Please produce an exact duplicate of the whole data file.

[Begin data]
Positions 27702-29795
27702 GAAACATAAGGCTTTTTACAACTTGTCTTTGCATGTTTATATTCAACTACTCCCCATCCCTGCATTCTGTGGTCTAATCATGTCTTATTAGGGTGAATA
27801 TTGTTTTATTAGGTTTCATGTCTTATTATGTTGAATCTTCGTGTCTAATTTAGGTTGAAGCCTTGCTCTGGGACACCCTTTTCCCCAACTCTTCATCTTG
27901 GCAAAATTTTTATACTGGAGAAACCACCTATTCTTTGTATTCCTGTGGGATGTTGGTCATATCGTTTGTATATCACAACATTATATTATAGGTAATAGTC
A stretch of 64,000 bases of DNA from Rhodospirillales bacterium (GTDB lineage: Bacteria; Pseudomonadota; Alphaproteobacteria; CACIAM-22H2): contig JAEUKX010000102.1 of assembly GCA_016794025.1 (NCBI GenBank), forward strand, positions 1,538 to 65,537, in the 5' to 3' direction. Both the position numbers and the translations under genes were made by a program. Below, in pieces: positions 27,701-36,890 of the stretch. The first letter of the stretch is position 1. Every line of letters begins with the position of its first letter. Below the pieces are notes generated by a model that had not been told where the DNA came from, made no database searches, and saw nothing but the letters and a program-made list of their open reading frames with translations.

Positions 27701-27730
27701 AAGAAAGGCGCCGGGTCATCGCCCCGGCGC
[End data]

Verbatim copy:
Positions 27702-29795
27702 GAAACATAAGGCTTTTTACAACTTGTCTTTGCATGTTTATATTCAACTACTCCCCATCCCTGCATTCTGTGGTCTAATCATGTCTTATTAGGGTGAATA
27801 TTGTTTTATTAGGTTTCATGTCTTATTATGTTGAATCTTCGTGTCTAATTTAGGTTGAAGCCTTGCTCTGGGACACCCTTTTCCCCAACTCTTCATCTTG
27901 GCAAAATTTTTATACTGGAGAAACCACCTATTCTTTGTATTCCTGTGGGATGTTGGTCATATCGTTTGTATATCACAACATTATATTATAGGTAATAGTC
A stretch of 64,000 bases of DNA from Rhodospirillales bacterium (GTDB lineage: Bacteria; Pseudomonadota; Alphaproteobacteria; CACIAM-22H2): contig JAEUKX010000102.1 of assembly GCA_016794025.1 (NCBI GenBank), forward strand, positions 1,538 to 65,537, in the 5' to 3' direction. Both the position numbers and the translations under genes were made by a program. Below, in pieces: positions 27,701-36,890 of the stretch. The first letter of the stretch is position 1. Every line of letters begins with the position of its first letter. Below the pieces are notes generated by a model that had not been told where the DNA came from, made no database searches, and saw nothing but the letters and a program-made list of their open reading frames with translations.

Positions 27701-27730
27701 AAGAAAGGCGCCGGGTCATCGCCCCGGCGC